Hogs slip in stretch vs. Tigers

By: Bob Holt
Published: Wednesday, January 29, 2014
Arkansas forward Bobby Portis (10) reacts to a foul call against him during the second half of an NCAA college basketball game against Missouri on Tuesday, Jan. 28, 2014, in Fayetteville, Ark. (AP Photo/Gareth Patterson)
Arkansas forward Bobby Portis (10) reacts to a foul call against him during the second half of an NCAA college basketball game against Missouri on Tuesday, Jan. 28, 2014, in Fayetteville, Ark. (AP Photo/Gareth Patterson)

Correction: Arkansas freshman Bobby Portis had 16 points and seven rebounds Tuesday night in the Razorbacks’ 75-71 loss to Missouri. Portis’ first name was incorrect in a photo caption published Wednesday with this article.

FAYETTEVILLE - It took 20 years, but Missouri has finally won a game at Walton Arena.

The Tigers beat Arkansas 75-71 on Tuesday night before an announced crowd of 14,102 for Missouri’s first victory in seven Walton Arena visits.

Arkansas fell to 45-6 in Walton Arena in Coach Mike Anderson’s three seasons.

“This is a tough place to go get a win,” Missouri Coach Frank Haith said. “We all know that.”

Four Missouri coaches had lost games at Walton Arena coming into Tuesday night’s game - Norm Stewart, Quin Synder, Anderson and Haith - going back to the building’s dedication game 20 seasons ago, when the Razorbacks beat the Tigers 120-68 early in their 1993-1994 NCAA championship season.

“It’s truly something for our guys to be proud of,” Haith said. “I think this building has been magical for them.”

Not so much this month.

It was the second SEC home loss for Arkansas (13-7, 2-5) after the Razorbacks went 17-0 at Walton Arena last season. They had won 23 consecutive at home before losing to Florida 84-82 in overtime Jan. 11.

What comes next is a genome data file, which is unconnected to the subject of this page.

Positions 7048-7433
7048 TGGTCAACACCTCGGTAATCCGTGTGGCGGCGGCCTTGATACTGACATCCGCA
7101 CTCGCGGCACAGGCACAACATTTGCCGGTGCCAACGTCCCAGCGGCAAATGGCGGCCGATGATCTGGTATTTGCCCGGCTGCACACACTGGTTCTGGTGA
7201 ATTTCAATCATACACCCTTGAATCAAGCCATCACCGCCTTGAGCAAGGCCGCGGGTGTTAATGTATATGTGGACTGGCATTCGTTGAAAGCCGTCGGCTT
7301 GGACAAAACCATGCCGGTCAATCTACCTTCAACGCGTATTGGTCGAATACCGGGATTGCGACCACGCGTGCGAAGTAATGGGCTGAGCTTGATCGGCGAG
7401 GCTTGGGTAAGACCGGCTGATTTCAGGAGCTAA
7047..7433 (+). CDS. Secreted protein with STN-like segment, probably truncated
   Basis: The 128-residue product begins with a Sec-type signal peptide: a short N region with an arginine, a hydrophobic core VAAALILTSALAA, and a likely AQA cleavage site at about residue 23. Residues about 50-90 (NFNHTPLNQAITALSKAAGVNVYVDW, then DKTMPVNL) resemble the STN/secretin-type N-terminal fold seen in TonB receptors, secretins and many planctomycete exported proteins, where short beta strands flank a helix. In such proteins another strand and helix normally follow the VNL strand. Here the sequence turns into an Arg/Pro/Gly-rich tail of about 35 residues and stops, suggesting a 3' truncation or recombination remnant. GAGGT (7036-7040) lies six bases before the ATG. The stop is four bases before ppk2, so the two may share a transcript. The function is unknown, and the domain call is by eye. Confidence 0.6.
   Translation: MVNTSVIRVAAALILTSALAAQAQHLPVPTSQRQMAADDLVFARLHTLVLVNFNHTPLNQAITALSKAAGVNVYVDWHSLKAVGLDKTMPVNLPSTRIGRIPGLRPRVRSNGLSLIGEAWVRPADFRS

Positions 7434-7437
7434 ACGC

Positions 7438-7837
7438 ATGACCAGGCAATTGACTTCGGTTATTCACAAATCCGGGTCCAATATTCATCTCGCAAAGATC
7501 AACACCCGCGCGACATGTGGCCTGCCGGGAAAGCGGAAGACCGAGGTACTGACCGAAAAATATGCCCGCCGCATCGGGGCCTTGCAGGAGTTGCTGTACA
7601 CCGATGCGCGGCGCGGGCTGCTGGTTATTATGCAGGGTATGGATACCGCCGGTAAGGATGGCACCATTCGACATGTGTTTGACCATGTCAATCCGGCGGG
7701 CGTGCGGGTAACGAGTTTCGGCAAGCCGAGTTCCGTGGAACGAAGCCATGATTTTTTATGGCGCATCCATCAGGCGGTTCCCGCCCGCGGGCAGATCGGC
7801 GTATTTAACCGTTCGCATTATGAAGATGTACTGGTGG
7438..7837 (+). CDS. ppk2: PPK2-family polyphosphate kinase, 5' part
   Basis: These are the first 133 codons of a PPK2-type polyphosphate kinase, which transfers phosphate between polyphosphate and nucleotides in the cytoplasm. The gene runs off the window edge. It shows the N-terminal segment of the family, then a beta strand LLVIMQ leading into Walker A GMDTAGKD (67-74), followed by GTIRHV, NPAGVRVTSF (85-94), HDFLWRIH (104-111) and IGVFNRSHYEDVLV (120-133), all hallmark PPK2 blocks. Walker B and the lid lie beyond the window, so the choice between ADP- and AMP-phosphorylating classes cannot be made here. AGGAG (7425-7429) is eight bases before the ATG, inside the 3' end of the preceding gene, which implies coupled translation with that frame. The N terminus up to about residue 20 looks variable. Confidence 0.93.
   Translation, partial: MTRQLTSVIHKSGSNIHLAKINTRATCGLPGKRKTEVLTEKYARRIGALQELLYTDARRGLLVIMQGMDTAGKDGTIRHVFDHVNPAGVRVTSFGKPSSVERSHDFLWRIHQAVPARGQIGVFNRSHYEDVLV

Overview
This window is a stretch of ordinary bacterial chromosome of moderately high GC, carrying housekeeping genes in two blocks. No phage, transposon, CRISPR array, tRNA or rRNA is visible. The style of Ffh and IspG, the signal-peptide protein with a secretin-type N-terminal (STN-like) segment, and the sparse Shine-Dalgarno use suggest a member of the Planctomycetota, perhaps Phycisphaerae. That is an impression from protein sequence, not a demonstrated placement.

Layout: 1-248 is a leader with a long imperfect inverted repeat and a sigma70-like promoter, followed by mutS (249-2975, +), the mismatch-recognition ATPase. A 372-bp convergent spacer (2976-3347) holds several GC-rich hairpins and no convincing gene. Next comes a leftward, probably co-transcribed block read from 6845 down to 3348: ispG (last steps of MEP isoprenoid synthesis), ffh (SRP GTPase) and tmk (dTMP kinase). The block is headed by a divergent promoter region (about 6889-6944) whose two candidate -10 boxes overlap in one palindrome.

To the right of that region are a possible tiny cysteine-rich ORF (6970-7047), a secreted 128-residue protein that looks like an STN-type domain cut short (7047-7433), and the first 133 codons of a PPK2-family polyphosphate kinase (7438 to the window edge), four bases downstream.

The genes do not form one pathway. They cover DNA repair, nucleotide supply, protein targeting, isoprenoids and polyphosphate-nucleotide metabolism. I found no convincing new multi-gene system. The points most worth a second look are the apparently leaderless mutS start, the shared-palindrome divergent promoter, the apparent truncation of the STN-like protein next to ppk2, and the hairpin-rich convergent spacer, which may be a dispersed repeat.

“It’s kind of uncharted territory for us,” said Anderson, who coached at Missouri for five seasons before taking the Arkansas job. “We’ve done a good job of defending the home court, and let’s give Missouri some credit. I thought Frank had his guys really charged up.

“I thought they brought more energy, and I thought in the end they wanted it a little bit more than we did, and their guys made plays for them going down the stretch.Big shots.”

Fifth-year senior guard Earnest Ross made the biggest shot for Missouri when he hit a three-pointer with 1:06 left to put the Tigers ahead for good at 67-64. Missouri junior point guard Jordan Clarkson drove the lane, the Razorbacks collapsed on him, and he kicked out the ball to a wide-open Ross at the top of the key.

“Everybody was trying to help on defense, but we kind of over committed,” Arkansas junior guard Ky Madden said. “We have to make a play on the other end to try to fix that, but we didn’t, so we lost the game.”

Madden, guarded by Jabari Brown, drove the lane but missed a shot with 52 seconds left and the ball went out of bounds to Missouri.

“I tried to draw a foul, but the ref saw it differently,” Madden said.